If your dispute gets to a court, the intent of the neighbor planting the trees becomes an issue. If a court determines that the purpose of the planting is to mark the boundary line and to annoy the neighbors, then the court could reasonably conclude that the trees "unnecessarily" exceed 10 feet in height.

Is there a view Ordinance in Your Town?

Many towns have ordinances setting forth standards for maintaining views. There
is no general California law about views. Some towns cherish certain trees such
as Redwoods and have strict guidelines for their removal or even trimming, while
others see them as nuisances, interfering with neighbors' views of Bay or hillsides.

In Marin County, the Town of Tiburon leads the way with the most protective ordinance.

It provides in part:

"The Town recognizes that certain types of trees, because of potential breakage
and fire hazards, or their potential for creating view blockage due to rapid growth
and tall height at maturity, should be prohibited from being planted without special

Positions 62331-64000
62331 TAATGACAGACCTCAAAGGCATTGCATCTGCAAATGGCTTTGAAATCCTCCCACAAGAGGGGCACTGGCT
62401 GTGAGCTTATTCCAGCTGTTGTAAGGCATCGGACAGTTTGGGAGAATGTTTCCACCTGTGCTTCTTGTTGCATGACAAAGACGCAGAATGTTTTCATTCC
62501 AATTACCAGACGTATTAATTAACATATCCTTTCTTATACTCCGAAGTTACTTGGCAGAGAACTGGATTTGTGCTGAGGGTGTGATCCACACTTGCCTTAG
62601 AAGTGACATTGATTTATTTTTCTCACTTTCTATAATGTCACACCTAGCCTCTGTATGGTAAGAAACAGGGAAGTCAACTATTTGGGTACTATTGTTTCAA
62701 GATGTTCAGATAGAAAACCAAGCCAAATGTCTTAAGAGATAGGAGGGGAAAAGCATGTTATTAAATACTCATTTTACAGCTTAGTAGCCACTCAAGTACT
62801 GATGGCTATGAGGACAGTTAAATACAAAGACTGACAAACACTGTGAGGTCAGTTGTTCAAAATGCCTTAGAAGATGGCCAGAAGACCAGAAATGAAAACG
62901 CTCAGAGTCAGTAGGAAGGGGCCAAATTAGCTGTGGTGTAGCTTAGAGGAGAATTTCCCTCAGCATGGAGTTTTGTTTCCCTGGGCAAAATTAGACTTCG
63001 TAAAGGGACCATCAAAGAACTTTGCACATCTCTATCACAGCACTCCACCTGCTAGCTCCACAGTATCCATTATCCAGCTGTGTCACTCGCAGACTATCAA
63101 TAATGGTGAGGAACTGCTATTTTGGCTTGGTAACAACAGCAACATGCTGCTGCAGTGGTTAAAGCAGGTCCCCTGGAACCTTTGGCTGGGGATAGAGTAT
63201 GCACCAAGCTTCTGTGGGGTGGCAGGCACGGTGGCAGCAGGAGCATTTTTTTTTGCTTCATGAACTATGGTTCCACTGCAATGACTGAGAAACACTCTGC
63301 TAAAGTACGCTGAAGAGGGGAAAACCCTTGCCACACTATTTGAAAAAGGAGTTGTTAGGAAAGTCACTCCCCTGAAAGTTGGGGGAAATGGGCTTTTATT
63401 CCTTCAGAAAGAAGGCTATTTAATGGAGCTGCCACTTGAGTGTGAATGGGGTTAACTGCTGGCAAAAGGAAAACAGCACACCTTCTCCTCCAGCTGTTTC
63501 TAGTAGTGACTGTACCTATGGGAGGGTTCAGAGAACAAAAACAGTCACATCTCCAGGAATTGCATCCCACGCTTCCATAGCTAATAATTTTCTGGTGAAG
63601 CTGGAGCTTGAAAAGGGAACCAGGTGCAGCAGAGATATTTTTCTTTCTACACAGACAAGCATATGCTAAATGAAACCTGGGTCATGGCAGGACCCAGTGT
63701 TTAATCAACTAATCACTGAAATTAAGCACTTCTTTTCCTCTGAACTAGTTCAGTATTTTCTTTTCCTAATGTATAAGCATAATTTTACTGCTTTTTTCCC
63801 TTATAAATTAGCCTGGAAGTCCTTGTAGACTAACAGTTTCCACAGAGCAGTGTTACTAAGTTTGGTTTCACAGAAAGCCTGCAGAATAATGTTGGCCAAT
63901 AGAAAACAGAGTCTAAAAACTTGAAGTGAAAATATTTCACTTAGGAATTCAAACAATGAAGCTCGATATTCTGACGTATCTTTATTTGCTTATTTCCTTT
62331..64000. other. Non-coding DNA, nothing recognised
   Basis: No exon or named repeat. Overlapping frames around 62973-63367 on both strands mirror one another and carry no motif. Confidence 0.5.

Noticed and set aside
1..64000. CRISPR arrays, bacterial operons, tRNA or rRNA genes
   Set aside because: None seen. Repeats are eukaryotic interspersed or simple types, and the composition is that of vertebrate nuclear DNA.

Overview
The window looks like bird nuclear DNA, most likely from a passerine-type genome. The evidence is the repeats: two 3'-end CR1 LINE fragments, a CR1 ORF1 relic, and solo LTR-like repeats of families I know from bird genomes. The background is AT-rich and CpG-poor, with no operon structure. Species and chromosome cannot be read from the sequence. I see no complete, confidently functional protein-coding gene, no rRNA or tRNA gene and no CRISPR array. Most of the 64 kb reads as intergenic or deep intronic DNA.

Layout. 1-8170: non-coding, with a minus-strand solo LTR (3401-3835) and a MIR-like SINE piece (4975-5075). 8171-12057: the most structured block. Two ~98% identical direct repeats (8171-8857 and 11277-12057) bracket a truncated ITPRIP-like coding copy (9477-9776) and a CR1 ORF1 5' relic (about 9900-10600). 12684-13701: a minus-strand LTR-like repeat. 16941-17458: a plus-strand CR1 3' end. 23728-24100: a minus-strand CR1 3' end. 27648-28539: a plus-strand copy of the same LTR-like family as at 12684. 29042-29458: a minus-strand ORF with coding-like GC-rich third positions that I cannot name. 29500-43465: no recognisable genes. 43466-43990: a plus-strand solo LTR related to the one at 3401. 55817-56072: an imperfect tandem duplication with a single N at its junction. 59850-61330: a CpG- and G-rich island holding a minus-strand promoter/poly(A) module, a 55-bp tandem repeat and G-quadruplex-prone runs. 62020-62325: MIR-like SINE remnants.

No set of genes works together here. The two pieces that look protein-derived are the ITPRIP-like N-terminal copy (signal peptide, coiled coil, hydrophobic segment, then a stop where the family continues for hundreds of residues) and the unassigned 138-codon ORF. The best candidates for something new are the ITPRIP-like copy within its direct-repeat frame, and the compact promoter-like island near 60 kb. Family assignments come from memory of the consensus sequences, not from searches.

permission. These trees are referred to as 'undesirable trees.'"

You need to check with your town planning department to see what the rules are.
They are often posted on line. In those cases where view ordinances exist, there
is often a "tree committee" who you can appeal to; don't forget that many
towns and counties have mediation boards whose services are available for a nominal
fee, before you get into a full bore hearing, hiring attorneys and ending years
of peaceful coexistence with your neighbors.

Covenants, Conditions and Restrictions

Are you in a planned development with a set of covenants, conditions and restrictions
that control what homeowners can and can't do with their trees in terms of obstructing
neighbors' views? If so, you may be able to get your neighbor to trim his trees
to restore your lost view. Check with your homeowners' association to see what the
process is in your particular development.

By consulting skilled arborists, you can often set up a plan for "windowing"
the offending trees, so that the neighbor keeps his privacy and shade, while you
get your view back. If no ordinance or cc&r's cover your situation, offer to
pay for professional trimming to restore your view. Even if you do have an ordinance
in play, consider working cooperatively with the neighbor first, before resorting
to hearings or the courts. The cost will be small to maintain cordial relations
and enjoy your view at the same time. Invite the neighbor over to enjoy the view
with you over a glass of wine or cup of coffee as a thank you.

copyright Dotty E. LeMieux

Dotty E. LeMieux practices tree, neighbor, boundary and easement law in Marin County, California, and can be reached at